|The first excerpt represents the past or something you must release, and is drawn from The Autocrat of the Breakfast-Table by Oliver Wendell Holmes:
[I thought she was hit, that time; - but the shot must have gone
over her, or on one side of her; she did not flinch.]
Oh, - said the schoolmistress, - he must look out for my sister's
heresies; I am afraid he will be too busy with them to take care of
Do you mean to say, - said I, - that it is YOUR SISTER whom that
[The young fellow commonly known as John, who had been sitting on
the barrel, smoking, jumped off just then, kicked over the barrel,
gave it a push with his foot that set it rolling, and stuck his
saucy-looking face in at the window so as to cut my question off in
The Autocrat of the Breakfast-Table
|The second excerpt represents the present or the deciding factor of the moment, and is drawn from The Wrong Box by Stevenson & Osbourne:
'Why then,' said she, 'you had better go down to the village
after dark; and I can go with you, and then I am sure you could
never be suspected; and even if you were, I could tell them it
was altogether a mistake.'
'I will not permit that--I will not suffer Miss Hazeltine to go,'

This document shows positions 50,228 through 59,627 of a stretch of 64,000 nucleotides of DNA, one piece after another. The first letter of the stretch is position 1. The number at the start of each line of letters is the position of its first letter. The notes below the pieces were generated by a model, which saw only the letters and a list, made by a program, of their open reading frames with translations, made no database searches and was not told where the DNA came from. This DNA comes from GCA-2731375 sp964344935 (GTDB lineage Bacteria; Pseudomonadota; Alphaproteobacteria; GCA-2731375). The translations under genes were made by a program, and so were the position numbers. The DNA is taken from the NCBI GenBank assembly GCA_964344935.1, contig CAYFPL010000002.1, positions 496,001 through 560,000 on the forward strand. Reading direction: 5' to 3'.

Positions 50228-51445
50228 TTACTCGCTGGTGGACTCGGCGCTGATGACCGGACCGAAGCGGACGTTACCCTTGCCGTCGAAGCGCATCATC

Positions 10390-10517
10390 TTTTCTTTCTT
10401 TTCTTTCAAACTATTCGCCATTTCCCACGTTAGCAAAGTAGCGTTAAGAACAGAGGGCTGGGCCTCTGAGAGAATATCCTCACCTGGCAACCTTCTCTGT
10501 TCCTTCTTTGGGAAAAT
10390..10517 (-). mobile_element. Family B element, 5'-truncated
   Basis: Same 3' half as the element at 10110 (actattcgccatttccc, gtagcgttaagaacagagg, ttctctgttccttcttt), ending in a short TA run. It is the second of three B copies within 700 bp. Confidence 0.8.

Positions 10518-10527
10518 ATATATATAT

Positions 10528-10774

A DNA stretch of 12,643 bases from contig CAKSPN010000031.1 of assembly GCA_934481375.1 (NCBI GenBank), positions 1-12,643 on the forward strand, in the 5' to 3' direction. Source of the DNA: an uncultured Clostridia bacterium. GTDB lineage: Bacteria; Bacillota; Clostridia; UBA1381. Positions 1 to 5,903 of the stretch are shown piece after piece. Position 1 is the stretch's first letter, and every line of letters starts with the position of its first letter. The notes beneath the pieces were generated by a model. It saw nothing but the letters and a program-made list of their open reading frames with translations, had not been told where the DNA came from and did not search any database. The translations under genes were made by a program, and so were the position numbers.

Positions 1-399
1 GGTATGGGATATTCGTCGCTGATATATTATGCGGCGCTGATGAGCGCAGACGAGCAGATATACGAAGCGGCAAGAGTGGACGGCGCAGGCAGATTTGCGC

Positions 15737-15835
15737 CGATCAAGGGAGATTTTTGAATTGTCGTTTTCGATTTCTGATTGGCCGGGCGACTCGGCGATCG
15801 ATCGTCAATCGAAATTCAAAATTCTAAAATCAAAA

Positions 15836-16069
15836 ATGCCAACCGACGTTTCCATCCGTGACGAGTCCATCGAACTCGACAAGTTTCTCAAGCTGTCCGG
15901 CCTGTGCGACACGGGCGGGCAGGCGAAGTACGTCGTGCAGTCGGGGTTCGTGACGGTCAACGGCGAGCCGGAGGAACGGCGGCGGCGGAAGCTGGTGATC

cried Mr Bloomfield.
'Why?' asked Julia.
Mr Bloomfield had not the least desire to tell her why, for it
was simply a craven fear of being drawn himself into the
imbroglio; but with the usual tactics of a man who is ashamed of
|The third excerpt represents the future or something you must embrace, and is drawn from The Battle of the Books by Jonathan Swift:
without the least tincture of learning, having made a discovery
that there was no God, and generously communicating their thoughts
for the good of the public, were some time ago, by an unparalleled
severity, and upon I know not what obsolete law, broke for
blasphemy. And as it has been wisely observed, if persecution once
begins, no man alive knows how far it may reach, or where it will
In answer to all which, with deference to wiser judgments, I think
this rather shows the necessity of a nominal religion among us.
Great wits love to be free with the highest objects; and if they
cannot be allowed a god to revile or renounce, they will speak evil